What did you think of the Oscar winners? Would you have voted differently?
JPCatholic Film Critic Renard Bansale gives his picks below:
Written Saturday, February 25th, 2017
If Renard Voted for the 89th Academy Awards (2016)
The Oscars are this Sunday and debates and betting contests continue up until that beat of silence while the presenter opens the sealed envelope about who will win and who should win. While I do dabble in such contests, I prefer to simply stick by my personal picks (strictly from the final list of nominees), accept the presumed frontrunners, and avoid having any of the votes I had made in small contests compromise the excitement of the whole ceremony.
Best Original Song:
For every time I am tempted to vote for “Audition (The Fools Who Dream)”, which is Mia’s (Emma Stone) showstopping moment, the opening notes of arguably the film’s signature song start to play in my head. “City of Stars,” save for perhaps the opening number “Another Day of Sun” (which was not submitted to the Academy), will go down as the theme song for any artistic dreamers pondering over their chances at success and happiness.
Best Original Score:
Justin Hurwitz will win this Oscar, but I would still vote for the score that not only stands more on its own, but continues to send chills down my spine.
Best Sound Editing:
While the sound editing team of Hacksaw Ridge will likely claim this statuette in the end, I prefer to honor the team that had to compose the guttural yet textured audio of the Heptapod language.
Best Sound Mixing:
The re-recording mixers of La La Land should and will win this Oscar, which will be the third for mixing team member Andy Nelson (Saving Private Ryan, Les Miserables).
Best Visual Effects:
I can criticize Kubo’s screenwriting all I want, but there is no denying the meticulous and time-consuming stop-motion animation craft that went into this Japanese-inspired action-adventure (especially since I disapprove of the CGI resurrection/de-aging of actors in my original choice, Rogue One: A Star Wars Story).
Best Film Editing:
Tom Cross will and should win his second editing Oscar for his equally-crisp and equally-restrained (more on that below) cutting of this joyous and lively musical.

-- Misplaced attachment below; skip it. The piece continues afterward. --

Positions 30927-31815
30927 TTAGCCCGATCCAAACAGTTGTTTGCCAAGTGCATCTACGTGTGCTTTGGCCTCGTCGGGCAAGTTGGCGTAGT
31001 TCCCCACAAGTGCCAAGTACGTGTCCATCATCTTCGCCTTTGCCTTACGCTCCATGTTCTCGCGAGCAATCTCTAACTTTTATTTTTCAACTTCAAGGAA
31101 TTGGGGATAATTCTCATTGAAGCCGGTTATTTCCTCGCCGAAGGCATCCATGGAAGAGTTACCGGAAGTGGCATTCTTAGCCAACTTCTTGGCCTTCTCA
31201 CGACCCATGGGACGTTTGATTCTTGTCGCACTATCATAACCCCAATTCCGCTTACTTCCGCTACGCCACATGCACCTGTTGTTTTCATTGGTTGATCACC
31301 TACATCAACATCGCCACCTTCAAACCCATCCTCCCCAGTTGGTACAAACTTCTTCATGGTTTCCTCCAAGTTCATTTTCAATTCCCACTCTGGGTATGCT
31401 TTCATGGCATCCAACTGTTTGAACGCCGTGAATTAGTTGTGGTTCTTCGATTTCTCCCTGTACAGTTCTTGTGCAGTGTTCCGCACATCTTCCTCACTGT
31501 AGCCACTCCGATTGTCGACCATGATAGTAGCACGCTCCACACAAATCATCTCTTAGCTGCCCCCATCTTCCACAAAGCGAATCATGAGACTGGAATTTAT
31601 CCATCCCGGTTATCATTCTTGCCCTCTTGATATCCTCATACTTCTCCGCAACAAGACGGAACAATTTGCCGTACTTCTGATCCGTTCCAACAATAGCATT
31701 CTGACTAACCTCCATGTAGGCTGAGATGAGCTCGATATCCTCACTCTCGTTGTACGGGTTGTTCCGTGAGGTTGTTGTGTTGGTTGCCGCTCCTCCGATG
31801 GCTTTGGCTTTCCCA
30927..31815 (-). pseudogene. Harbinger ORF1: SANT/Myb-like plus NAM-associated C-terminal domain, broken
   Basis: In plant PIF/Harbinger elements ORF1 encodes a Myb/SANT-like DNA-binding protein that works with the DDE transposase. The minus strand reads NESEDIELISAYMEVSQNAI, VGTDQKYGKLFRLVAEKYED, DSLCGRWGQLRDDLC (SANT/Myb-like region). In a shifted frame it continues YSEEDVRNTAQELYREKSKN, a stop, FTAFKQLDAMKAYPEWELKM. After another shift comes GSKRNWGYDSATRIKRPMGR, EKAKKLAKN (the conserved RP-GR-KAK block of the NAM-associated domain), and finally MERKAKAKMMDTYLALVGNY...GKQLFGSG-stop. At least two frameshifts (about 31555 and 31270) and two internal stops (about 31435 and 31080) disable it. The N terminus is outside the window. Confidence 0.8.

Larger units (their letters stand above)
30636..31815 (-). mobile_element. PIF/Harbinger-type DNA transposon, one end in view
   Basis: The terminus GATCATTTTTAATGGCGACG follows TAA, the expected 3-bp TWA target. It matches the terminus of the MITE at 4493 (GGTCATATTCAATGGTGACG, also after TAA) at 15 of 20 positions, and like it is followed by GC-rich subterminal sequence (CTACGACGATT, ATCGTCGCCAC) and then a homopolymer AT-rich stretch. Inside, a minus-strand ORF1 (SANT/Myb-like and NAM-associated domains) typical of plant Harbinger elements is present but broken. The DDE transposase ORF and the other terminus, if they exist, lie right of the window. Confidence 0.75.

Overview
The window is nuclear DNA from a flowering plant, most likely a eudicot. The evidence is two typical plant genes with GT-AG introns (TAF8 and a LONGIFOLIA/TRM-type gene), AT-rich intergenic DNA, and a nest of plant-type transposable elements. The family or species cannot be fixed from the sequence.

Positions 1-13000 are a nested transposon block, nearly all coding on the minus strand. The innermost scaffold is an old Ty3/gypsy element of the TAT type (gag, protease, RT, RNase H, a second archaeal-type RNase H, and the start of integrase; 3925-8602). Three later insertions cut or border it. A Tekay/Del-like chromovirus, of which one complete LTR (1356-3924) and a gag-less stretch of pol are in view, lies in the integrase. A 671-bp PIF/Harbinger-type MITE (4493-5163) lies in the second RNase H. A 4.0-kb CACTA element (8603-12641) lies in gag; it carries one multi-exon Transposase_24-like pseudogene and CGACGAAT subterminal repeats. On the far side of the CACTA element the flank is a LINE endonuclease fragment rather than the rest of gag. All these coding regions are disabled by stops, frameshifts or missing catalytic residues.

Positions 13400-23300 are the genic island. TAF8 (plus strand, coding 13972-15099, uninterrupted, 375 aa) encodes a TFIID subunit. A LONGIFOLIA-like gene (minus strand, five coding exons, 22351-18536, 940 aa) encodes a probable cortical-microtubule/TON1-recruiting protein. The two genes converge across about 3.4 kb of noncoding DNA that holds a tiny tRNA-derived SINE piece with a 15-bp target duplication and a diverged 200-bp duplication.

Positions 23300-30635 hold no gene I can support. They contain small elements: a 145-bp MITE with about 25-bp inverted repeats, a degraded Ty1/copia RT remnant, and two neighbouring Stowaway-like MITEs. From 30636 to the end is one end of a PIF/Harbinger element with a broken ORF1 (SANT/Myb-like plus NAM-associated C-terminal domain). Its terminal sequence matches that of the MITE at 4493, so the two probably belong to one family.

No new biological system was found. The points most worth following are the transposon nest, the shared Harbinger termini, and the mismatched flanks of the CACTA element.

Best Makeup & Hairstyling:
While I did not find the third installment in the rebooted Star Trek film franchise as worthwhile and lasting as the first and especially the second films, I will not deny that—of this peculiar batch of nominees—its makeup and prosthetic efforts deserve this Oscar the most.
Best Costume Design:
Aside from all the dashing, ’60s-era, formal attire of the politicians closest to the late president, Ms. Fontaine recreates one of fashion’s most iconic and infamous dresses in the strawberry pink Chanel suit and matching pillbox hat that Jackie Kennedy was wearing at the time of her late husband’s assassination. Most winners of this category are either Best Picture contenders or stuffy period pieces, so while I prefer that Jackie go down in cinema history as more than the latter, I am content that that description will at least earn it one statuette come Sunday evening.
Best Production Design:
I almost considered the production design of Hail, Caesar! for a moment, but then I wondered, “Why award the recreation of the Golden Age of Hollywood just starting on its descent when I can award its emulation in enhancing real-life locations as well as elaborate fantasy sets?” You will be reminded of the power of proper framing and precise lighting whenever you watch Emma Stone grumbling over the absence of her towed car or Emma and Ryan tap-dancing before a gorgeous, magic-hour view of the valley.
I was so close to voting for Bradford Young (i.e. the first d.p. of African descent with a Cinematography Oscar nomination) for his narrow focus-heavy close and foreboding wide camerawork in Arrival. Every instance I consider doing so, however, the opening “Another Day of Sun” sequence, the whip pans of the “Summer” montage, and any other long-take sequence I have yet to mention replay in my head. (Kudos to editor Tom Cross for his restraint during such moments.)
Mr. Chazelle’s effort stood out the proudest among any directorial effort of 2016. His vision carried with it that irresistible magic characteristic of the best passion projects of cinema. Part of me wants to say that Mr. Chazelle’s film was to the classic Hollywood musical what Robert Zemeckis’ Who Framed Roger Rabbit was to western animation—in other words, a dream and a miracle come true.
Best Adapted Screenplay:
The triptych structure of this deeply personal character study of a sexually-confused African American male in Miami stands out as the boldest among the five adapted scripts, which will earn it the Oscar.
Best Original Screenplay:
While many actors appreciate the tough honesty of Kenneth Lonergan’s script for Manchester by the Sea, I prefer that Best Original Screenplay goes to Taylor Sheridan’s almost-meditative exploration of generational strife via a seemingly-standard rangers-versus-bank-robbers crime thriller set in west Texas. (The fact that Mr. Sheridan also wrote the original script for 2015’s Sicario—my favorite film of 2015—also helps in my decision.)